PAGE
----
Seeing small black dots?
Time to get your eyes checked

The next time you look in the mirror, take a closer look at your eyes to see if you can spot any small black dots - "floaters". Dr. Ian Yeo, consultant ophthalmologist for Vitreo Retinal Service at the Singapore National Eye Center reports.

Floaters and retinal detachment
As we age, it is inevitable that we will start experiencing floaters because of the degeneration of the vitreous (or jelly) within the eye. Most patients start experiencing floaters in their 40s, but those who are myopic or have familial vitreoretinal weakness may notice them earlier. Floaters can come in various shapes and sizes and have been described in multiple colors. Most patients identify their floaters as small dots or as linear figures, often black or gray.

In most cases, floaters are caused by the vitreous breaking down and are generally harmless, but in some it may be more sinister. This is because sudden onset of floaters may coincide with the development of a retinal tear, which may result in a retinal detachment - a potentially blinding problem.

Who is at risk?
In retinal detachment, the retina separates from the outer layers of the eye, thus losing its function. Anyone can potentially develop a retinal tear and detachment as the vitreous degenerates. However, the risk increases in patients with high myopia, a family history of vitreoretinal weakness/retinal detachment, ocular trauma and previous ocular surgery, and if one has had a retinal detachment or laser treatment for retinal holes in the past.

What are the signs of a retinal detachment?

Sudden appearance of floaters may herald the onset of retinal detachment. In some eyes, sudden flashes of light (a sensation of flashing lights emitting from within the eye, like a camera flash) and progressive blurred vision might signal the start of retinal detachment. This blurred vision has been described as a "curtain effect" where the normally clear image progressively becomes distorted then "blackened" out - like a curtain being drawn across your visual area.

What should you do when you start to experience floaters?
There is no need to panic when you see floaters, especially if you have been seeing them for years. A thorough examination of the retina by an ophthalmologist after dilatation of the pupil is necessary to determine the cause of the symptoms.

However, if there is a sudden and very marked increase in floaters, especially associated with flashes and blurred vision, you should be examined immediately. Your eye doctor will have your eyes dilated to inspect the retina. This inspection is to detect any retinal holes and associated thin and weak areas of the retina.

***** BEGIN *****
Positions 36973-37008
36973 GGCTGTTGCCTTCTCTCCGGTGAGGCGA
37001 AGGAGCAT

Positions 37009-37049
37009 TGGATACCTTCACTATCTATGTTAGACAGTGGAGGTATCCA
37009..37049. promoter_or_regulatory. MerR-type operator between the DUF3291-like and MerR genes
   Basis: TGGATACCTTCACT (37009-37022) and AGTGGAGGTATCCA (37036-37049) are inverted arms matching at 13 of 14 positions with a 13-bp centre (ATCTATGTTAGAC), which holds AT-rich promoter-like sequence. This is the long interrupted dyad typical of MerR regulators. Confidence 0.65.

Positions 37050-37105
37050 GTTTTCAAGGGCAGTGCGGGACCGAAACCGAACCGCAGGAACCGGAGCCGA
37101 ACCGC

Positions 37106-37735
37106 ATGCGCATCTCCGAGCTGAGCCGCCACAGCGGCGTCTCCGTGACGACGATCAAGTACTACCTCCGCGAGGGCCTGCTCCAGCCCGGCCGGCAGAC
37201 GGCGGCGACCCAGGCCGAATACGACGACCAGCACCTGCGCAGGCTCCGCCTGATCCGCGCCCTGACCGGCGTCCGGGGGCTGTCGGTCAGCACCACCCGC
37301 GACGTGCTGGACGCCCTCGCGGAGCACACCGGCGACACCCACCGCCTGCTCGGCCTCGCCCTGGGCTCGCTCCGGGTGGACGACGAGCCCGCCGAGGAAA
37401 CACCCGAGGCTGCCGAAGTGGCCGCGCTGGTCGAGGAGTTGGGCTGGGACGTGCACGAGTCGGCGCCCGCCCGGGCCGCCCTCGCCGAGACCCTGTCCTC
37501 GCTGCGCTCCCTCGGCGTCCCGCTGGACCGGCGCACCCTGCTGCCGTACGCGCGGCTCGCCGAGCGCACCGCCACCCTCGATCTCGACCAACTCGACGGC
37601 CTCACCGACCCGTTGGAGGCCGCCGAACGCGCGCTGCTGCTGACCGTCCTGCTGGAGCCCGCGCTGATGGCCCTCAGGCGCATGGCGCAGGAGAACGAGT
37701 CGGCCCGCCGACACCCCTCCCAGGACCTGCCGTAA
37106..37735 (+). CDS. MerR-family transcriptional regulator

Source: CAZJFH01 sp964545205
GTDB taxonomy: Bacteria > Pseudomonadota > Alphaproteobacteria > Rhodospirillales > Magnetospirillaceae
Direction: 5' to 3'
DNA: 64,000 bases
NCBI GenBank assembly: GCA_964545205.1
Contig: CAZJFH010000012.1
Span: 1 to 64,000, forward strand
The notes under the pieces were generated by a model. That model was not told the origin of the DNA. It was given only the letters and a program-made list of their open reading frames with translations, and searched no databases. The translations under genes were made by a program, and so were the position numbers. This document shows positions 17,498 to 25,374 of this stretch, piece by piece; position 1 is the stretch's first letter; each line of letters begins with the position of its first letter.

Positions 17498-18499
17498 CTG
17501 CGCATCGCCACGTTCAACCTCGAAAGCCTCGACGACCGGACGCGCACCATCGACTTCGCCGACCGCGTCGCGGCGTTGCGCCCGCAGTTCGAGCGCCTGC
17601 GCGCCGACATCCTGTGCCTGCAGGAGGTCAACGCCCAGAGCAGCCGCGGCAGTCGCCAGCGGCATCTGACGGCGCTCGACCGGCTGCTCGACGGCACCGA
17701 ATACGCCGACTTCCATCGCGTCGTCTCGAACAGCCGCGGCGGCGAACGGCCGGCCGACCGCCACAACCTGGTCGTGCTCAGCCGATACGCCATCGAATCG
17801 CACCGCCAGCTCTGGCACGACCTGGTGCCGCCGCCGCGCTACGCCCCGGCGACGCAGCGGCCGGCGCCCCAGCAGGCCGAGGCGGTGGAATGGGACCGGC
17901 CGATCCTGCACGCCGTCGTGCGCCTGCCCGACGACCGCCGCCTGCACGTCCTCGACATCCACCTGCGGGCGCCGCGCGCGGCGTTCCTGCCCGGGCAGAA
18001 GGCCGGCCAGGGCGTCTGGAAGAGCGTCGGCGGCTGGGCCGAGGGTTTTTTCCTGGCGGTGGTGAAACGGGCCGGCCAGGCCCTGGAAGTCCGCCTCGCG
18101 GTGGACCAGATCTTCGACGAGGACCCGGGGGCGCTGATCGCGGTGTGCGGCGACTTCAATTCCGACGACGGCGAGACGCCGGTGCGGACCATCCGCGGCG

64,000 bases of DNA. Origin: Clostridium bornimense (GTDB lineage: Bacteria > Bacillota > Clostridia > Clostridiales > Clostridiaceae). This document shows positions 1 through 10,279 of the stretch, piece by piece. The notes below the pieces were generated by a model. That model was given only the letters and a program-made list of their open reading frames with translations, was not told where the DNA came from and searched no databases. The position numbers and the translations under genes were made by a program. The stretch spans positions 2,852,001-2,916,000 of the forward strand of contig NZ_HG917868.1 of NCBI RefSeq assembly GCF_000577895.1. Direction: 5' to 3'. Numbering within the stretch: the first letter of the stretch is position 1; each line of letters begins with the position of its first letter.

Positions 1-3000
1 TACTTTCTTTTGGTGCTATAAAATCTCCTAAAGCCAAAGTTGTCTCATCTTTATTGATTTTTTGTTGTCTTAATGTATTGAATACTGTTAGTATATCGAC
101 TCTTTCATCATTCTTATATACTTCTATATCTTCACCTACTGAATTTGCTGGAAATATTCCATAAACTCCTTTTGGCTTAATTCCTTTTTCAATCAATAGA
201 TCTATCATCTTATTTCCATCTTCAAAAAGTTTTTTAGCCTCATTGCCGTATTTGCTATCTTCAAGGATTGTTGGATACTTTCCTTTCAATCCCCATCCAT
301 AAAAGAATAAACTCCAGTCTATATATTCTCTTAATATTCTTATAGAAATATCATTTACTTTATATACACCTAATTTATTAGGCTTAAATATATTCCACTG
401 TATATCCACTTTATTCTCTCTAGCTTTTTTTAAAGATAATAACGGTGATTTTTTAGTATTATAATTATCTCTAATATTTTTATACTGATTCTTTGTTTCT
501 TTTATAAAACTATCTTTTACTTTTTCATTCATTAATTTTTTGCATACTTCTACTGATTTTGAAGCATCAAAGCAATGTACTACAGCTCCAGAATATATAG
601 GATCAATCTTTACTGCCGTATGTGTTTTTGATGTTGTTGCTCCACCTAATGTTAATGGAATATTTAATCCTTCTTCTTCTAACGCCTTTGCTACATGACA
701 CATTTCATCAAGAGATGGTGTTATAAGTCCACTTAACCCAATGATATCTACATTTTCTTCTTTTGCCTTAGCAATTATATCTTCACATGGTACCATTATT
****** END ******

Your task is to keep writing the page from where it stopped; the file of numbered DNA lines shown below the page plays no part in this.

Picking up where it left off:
What can be done if we find a retinal tear?
If the retina is torn but detachment has not yet occurred, prompt treatment may prevent the occurrence of a complete detachment. The retina can be repaired using a laser. The laser treatment is done as an outpatient procedure, sealing the tear and reducing the risk of progression into a retinal detachment. During the procedure, local anesthetic is applied onto the eye and a lens is place over the front of the eye to help direct laser into the eye. There is a slight pain as the laser is applied but the patient is well immediately after the procedure.

However, if the tear is large and has already progressed into a retinal detachment, the patient will need to undergo either a scleral buckling (external procedure) or a vitrectomy (internal procedure) operation or both. These are major forms of eye operation and the eye will take at up to three months to recover. There may be a need to fill the eye with gas or silicon oil to flatten the retina; as a result, the patient may need to adopt a facedown posture for a few weeks.

What is the success and prognosis after surgery?
The success of surgery depends on the complexity and duration of retinal detachment. In early and simple retinal detachments, the success rate in one operation is close to 90 percent. However, complex or late presenting retinal detachments may need multiple staged procedures and have lower success rates.

The final visual outcome will depend on whether the macula (center of the eye) is involved and on the complexity and duration of the retinal detachment. Once the macula is detached and if the retina has been off for a long time, the visual outcomes will be poor. One may only recover navigational vision and not restore the original vision.

Concluding remarks
Remember, if floaters develop suddenly, it could be serious - get your eyes checked immediately. Early detection allows retinal tears to be sealed with laser and prevents progression to a retinal detachment - which will mean major surgery with prolonged recovery.

Singapore National Eye Centre performs more than 1,200 vitreoretinal operations annually, and has state-of-the art digital imaging techniques and equipment facilitating rapidly evolving diagnostic and therapeutic modalities. For more information, see our website www.snec.com.sg or call 65-6100 9393. cFlyFreeForHealth2009

Articles in this column, which will appear every two weeks, are provided by a panel of health professionals from www.flyfreeforhealth.com, a leading multimedia medical tourism platform dedicated to providing travel and lifestyle incentives for those adopting a healthy lifestyle.

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